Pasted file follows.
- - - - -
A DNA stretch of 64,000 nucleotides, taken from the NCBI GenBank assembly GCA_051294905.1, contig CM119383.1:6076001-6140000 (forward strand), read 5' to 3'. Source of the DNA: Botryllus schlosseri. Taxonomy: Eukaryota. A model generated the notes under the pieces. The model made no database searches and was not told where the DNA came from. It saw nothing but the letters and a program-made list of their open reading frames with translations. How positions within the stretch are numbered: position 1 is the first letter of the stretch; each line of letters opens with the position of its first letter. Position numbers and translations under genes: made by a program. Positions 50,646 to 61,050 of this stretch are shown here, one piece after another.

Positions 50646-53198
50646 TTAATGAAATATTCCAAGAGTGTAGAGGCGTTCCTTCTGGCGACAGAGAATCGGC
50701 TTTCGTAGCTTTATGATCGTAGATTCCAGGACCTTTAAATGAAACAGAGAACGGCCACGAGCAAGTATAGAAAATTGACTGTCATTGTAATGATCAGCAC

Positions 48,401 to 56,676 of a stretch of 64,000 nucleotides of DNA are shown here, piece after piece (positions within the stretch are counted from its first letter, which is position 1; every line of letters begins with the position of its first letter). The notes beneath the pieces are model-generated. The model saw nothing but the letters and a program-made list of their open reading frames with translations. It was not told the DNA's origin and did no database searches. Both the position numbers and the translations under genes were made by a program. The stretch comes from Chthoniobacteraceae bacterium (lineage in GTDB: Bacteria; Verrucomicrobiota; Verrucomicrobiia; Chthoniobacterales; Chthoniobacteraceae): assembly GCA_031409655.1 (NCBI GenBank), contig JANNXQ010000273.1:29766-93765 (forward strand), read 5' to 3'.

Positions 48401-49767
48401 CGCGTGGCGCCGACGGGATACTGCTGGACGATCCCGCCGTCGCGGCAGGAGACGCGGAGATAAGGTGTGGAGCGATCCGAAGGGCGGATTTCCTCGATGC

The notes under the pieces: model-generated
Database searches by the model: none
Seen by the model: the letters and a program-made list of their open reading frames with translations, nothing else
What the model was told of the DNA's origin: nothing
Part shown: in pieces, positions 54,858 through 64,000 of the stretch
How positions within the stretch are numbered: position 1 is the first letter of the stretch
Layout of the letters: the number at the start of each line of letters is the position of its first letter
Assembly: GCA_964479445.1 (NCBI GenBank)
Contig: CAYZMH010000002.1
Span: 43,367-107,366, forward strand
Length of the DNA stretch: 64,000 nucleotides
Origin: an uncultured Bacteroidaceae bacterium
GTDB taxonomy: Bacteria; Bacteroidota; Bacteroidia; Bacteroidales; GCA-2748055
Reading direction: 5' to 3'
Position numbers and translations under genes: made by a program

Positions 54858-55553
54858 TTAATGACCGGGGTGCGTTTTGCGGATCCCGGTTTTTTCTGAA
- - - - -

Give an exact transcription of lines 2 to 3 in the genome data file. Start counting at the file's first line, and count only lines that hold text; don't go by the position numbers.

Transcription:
Positions 50646-53198
50646 TTAATGAAATATTCCAAGAGTGTAGAGGCGTTCCTTCTGGCGACAGAGAATCGGC